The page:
Hunting with muzzle loading firearms has become increasingly popular. Reasons for this popularity include the enjoyment of manually loading the powder and projectile into the muzzle, and then packing it with a ramrod. As evidence of the increasing popularity of muzzle loading firearms, some states have separate hunting seasons for sportsmen with muzzle loading firearms. Despite their increased popularity, muzzle loading firearms have presented several problems to those that use them. The most important problem associated with previous muzzle loading firearms relates to the accuracy of the weapon, a paramount concern to the user. The accuracy of a weapon is inversely related to, inter alia, the lock time of the weapon. Lock time is measured from the time the trigger is squeezed until the powder charge launching the projectile actually fires. Even minute delays in the lock time cause inaccuracies due to the difficulty of holding the weapon still over increased periods of time. Thus, developments that tend to decrease lock time increase the functionality of the weapon by increasing the weapon's accuracy.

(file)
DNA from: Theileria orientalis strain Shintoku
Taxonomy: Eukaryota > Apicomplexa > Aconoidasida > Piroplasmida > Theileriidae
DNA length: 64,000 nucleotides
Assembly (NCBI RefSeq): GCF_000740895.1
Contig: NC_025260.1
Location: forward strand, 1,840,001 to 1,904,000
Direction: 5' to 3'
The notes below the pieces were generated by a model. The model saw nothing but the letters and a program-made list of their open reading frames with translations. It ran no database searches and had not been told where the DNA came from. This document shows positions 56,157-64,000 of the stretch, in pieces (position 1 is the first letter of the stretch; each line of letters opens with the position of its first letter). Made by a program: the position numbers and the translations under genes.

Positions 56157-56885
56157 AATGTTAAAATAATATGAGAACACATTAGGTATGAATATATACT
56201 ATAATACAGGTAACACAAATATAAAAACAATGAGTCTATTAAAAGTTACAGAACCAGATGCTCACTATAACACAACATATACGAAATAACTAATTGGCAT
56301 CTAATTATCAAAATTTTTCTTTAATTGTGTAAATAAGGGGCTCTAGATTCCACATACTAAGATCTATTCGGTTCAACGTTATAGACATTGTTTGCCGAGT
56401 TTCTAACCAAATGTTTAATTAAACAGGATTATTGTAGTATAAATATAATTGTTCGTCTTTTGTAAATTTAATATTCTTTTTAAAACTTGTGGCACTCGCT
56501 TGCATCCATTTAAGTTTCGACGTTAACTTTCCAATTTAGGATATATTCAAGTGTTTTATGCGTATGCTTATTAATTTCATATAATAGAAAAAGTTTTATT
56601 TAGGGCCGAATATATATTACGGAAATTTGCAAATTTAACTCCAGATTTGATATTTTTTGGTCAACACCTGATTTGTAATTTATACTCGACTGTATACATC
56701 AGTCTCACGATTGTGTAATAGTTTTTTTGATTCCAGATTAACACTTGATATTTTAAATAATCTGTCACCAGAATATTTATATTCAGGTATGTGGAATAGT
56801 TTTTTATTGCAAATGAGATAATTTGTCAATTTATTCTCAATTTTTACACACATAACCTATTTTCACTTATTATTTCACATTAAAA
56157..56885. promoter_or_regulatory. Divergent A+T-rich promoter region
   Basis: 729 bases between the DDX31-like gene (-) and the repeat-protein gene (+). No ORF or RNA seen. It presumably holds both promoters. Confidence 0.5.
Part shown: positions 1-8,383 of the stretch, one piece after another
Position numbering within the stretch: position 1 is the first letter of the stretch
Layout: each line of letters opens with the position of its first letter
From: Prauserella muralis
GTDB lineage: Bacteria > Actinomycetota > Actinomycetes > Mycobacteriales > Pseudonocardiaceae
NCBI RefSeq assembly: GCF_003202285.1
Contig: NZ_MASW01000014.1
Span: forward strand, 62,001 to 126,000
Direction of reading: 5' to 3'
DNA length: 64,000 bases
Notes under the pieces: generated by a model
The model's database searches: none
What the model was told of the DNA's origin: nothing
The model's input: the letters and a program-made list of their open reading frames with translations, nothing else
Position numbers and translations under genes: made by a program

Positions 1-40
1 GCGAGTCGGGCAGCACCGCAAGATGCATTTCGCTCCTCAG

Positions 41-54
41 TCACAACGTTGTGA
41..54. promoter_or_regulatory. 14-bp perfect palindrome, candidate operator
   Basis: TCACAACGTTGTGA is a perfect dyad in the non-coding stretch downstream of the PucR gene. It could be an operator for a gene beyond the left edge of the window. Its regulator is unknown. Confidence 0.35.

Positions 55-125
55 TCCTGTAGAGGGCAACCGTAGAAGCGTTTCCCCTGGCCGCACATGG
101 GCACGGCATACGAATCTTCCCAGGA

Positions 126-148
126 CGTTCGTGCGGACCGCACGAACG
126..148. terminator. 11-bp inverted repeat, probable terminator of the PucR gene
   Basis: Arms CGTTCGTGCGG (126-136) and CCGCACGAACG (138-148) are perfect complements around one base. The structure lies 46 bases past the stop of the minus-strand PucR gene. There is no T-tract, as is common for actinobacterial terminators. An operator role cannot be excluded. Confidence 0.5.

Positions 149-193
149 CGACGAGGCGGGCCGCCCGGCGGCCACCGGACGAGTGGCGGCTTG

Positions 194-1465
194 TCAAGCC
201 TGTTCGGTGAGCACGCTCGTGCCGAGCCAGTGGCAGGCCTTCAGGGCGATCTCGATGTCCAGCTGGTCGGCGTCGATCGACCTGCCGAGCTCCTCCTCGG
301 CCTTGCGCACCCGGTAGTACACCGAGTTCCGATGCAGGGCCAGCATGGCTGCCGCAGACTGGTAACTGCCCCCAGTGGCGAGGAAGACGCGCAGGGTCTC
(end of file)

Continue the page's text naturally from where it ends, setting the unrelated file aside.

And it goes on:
In response to the problem of accuracy, muzzle loading firearms have been modified over the years. In the original flintlock muzzle-loading rifles, the flint was mounted on a traditional swing hammer, which, when released by the trigger, struck a frizzen, producing a spark which ignited the primer charge in a pan. The detonation of the primer charge was carried though a flash hole to the main charge in the barrel, causing the powder which was loaded through the muzzle to explode, thereby propelling the projectile. Later developments involved the replacement of the pan with a self contained primer charge or percussion cap, which was struck directly by the hammer, and the resulting detonation charge was similarly carried to the main charge in the barrel.